The life of a nightclub promoter is risky. For every event that pulls in a lot of cash, there are a couple that lose money. A thorough club promoter contract is the best way to help prevent losses and ensure a solid show. When it comes down to it club promoters and clubs are on the same side. They both want to pack the place and make a sizable profit, but expectations need to be set beforehand.
Any club promoter contract should cover the very basics of the event. Most contracts clearly outline the following:
- The date of the event
- The venue name (include the address and phone number)
- The load-in time
- Event start and end time
- Club facilities open for use (like dressing rooms and showers)
- Artist rider (which is particularly important regarding alcohol licensing)
- Backline equipment
- Merchandise terms
- Payment, split and expenses
- Required insurance and security (if venue requires it at all)
Additionally, most club promoter contracts include a clause where the promoter is responsible for damages that occur during their event. Basically, the most important thing to a nightclub renting out their space is knowing that they're going to get paid and their facilities will not be destroyed in the process.
If you’re looking at a nightclub promoter agreement sample, you’ll probably notice that the finances are completely up front. There are a few types of payment structures nightclubs use with promoters.
- Door-split deals
- Flat rental rates
- Bar percentage minimums and kick backs
For a door-split deal, a promoter will be paid a percentage of the ticket sales, while the nightclub will keep the rest. For example, a promoter might be paid 75% of the door after 15 tickets are sold (15 tickets being the number a club needs to sell to cover their nightly expenses). On the contrary, small club may charge a room rental rate of, say, $500 up front regardless of whether or not any tickets are sold in order to cover staff expenses, sound technicians, and security. This is a bit of a gamble for a promoter if they're working with a new act, but the promoter stands to make a lot more money if the gig does really well.
Nightclubs also do bar minimum deals with promoters, which means an event needs to make X amount of money from bar sales or the promoter has to pay a room rental fee. A promoter might also look to add a bar kick-back clause to a nightclub promoter agreement, but this is typically only granted if the promoter already has a good, proven relationship with the club. This means a promoter is given a certain percentage of bar sales if the event makes a certain amount of revenue. Basically, it's a reward for booking a great, lucrative event.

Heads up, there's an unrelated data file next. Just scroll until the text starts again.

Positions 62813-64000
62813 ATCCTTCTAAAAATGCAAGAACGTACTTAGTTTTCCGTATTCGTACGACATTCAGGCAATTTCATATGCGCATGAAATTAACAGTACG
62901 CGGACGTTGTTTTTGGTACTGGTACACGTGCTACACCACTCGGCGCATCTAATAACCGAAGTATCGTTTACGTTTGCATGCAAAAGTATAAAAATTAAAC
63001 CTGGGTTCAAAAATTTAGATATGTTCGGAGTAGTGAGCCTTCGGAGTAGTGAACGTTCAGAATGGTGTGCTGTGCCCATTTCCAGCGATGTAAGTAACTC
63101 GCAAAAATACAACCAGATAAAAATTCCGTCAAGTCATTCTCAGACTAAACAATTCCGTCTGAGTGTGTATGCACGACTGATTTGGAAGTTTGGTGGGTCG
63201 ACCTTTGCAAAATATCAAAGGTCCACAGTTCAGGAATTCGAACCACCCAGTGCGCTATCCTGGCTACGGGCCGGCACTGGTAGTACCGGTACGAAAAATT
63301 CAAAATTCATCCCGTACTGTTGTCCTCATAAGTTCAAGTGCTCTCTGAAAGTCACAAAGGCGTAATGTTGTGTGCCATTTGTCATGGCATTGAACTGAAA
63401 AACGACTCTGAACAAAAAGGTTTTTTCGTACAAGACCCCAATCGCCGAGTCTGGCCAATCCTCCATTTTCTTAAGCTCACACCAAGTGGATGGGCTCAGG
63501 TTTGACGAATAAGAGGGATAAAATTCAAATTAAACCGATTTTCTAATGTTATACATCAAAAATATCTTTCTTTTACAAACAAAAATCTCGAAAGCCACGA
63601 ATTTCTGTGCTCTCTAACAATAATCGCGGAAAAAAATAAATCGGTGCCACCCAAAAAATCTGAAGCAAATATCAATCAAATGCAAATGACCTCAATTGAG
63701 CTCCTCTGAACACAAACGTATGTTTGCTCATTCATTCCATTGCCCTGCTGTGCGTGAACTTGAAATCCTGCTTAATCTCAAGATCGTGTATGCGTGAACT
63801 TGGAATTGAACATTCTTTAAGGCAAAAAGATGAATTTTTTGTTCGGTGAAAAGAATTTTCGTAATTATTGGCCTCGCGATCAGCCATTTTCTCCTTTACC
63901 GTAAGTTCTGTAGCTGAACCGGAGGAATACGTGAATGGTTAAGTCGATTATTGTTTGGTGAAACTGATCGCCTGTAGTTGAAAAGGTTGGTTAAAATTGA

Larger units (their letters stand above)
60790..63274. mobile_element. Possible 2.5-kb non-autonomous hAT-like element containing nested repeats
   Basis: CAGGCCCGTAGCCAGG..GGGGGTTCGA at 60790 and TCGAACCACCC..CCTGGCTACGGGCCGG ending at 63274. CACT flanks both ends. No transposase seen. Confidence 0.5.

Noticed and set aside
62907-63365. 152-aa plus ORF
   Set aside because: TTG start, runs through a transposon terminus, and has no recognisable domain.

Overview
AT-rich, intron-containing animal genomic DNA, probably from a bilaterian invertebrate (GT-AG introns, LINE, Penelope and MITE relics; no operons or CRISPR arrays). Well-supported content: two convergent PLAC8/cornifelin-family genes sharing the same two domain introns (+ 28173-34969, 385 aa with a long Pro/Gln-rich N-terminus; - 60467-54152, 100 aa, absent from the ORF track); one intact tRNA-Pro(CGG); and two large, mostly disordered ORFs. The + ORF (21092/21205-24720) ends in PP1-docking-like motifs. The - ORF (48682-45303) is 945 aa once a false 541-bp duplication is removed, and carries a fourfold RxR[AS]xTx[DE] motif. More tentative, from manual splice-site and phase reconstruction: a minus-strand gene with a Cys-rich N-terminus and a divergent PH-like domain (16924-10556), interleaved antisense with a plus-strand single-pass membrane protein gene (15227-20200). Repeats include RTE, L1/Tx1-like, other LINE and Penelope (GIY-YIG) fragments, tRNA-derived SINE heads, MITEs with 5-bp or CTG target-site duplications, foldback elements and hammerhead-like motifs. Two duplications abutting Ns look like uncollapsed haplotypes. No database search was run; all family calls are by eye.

Artists often have gear preferences and promoters are responsible for providing that gear. For this reason, a club promoter agreement should outline what gear the club will provide, if any. This way, the promoter has adequate time to find gear rentals if the artist has a specific brand or model outlined in their contract that isn't readily available.
Some nightclubs also have stagehand union labor, which means anyone who is not a stagehand cannot legally bring gear into the building or set it on stage. This should be outlined in advance so a promoter doesn't accidentally break union laws by loading in his own PA system, for example.
Many nightclubs take a percentage of merch profits (between 10% to 20%), while others let artists keep all of their sales. This is mandated by the nightclub, not the promoter, so it should be outlined in the nightclub promoter agreement. Some clubs also require their own staff to vend the merchandise, while other clubs require the artist to bring her own vendor.
There are a few other legal considerations outlined in nightclub promoter agreements. For one, some venues require promoters to carry event insurance. Even if the club already has its own event insurance, it would be wise to carry a policy anyway.
Alcohol licensing laws also vary depending on the state and the license carried by the club. This should be outlined in a club promoter contract. In some cases, a promoter will not legally be able to provide outside alcohol requested on their artist's rider and must, instead, purchase it from the bar. Some clubs only allow alcohol to be given to artists in the form of drink tickets. Other clubs have exclusive contracts with liquor brands or are only legally allowed to sell beer.
Alcohol laws also varies based on whether it's kept back stage or in the front of house. Always ask for clarification in your contract beforehand.